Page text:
It is found as

 γ’ = γsat – γwater.

That is the one we use for calculating effective stress as you see in the figure.

And  for calculating u, pore water pressure, we simply multiply unit weight of water by water depth at the desired level.

So what do all these mean in practice?

One implication is settlement and compaction of soil. As we mentioned above, load on soil is only carried by soil skeleton. Water pressure contributes nothing to load carrying capacity. If the load on soil skeleton (effective stress) is too much, the soil will fail and settle, settle further, until the soil skeleton is dense enough,  which means now more particles contact each other, so that it can carry the new load. Now we have just obtained a stronger soil, but only after settling. If this was under a foundation it was bad. But sometimes we do it on purpose to make soil denser and stronger, such as soil compaction, before laying out footings or laying layers of a road.

Another implication is a phenomenon called liquefaction, which is a term we often hear in soil mechanics and foundation engineering.

Let’s exaggerate things a little here, to visualize this…

Assume we have a volume of saturated soil, but the soil is so loose that the soil particles barely touch  or do not even contact each other… so in the formula above, stress on soil skeleton (effective stress σ’) will be zero and total stress will be equal to pore water pressure:

σT = σ’ + u = 0+u = u

This basically means as if, you just have a container of water now. This is basically liquid, and liquids can not carry anything on them (as we will see why in following sections). This is the logic behind liquefaction of soil.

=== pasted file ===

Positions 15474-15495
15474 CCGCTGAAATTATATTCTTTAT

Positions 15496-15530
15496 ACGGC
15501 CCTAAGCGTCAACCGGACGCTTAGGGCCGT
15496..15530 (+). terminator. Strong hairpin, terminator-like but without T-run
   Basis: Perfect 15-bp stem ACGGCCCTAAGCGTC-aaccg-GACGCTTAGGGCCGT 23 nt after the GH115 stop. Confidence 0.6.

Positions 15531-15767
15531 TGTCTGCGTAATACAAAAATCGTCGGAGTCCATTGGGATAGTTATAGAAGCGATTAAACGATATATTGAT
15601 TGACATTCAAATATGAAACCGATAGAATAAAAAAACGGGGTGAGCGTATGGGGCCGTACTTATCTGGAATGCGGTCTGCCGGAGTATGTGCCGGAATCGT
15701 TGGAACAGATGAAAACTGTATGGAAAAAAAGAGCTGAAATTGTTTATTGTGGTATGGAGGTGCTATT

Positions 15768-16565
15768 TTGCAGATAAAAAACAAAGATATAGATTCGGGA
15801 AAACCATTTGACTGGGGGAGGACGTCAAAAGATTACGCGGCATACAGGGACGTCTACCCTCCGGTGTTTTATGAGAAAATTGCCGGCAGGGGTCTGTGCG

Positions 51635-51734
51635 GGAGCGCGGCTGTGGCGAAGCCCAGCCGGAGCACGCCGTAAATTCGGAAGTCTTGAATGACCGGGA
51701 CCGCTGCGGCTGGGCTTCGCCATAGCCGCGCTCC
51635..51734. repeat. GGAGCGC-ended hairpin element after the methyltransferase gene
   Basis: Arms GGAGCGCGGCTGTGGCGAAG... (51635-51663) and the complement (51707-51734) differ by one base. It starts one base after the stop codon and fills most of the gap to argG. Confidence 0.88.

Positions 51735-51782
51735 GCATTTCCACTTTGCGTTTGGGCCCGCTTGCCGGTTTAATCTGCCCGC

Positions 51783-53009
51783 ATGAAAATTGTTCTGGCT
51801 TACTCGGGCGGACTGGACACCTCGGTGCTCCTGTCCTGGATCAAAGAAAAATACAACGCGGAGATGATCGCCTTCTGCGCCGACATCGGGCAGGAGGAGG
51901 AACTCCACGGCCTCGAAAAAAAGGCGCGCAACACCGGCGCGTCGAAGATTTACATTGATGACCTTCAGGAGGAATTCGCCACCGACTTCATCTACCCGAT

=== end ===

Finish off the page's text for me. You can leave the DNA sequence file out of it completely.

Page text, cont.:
Liquefaction is especially dangerous for sands because unlike clays, sands are sensitive to shaking, such as during an earthquake. Especially if that sand is loose, and it contains a lot of water, such as saturated loose sand, when the earthquake hits, there is not enough time for water to escape from pores, the stress is at first entirely taken over by water, which creates the situation we just saw above as:

σT = σ’ + u = 0+u = u

which turns the whole sand mass into practically a liquid. But the building load from above (total stress) doesn’t change, it is always there. So suddenly pore water pressure takes on everything and climbs to a very high value, and per the formula above, all stress is now carried by water. It means, the soil has now practically turned into a liquid. So in this instant no the load from structure above can not be carried at all, it is basically as if the structure is now standing on water.

As can be seen, liquefaction is a dangerous phenomenon and may cause small or even catastrophic failures to even structurally very well designed structures and foundations, which would not fail otherwise during an earthquake. Entire structures can sink as a whole, as if placed on swamp, if liquefaction occurs.

Loose sands are vulnerable to liquefaction. And since clay soils are not permeable, it also does not apply to clay soils except under certain specific circumstances such as low plasticity clay under certain conditions, or “quick clay” which is found in Scandinavian region and Russia.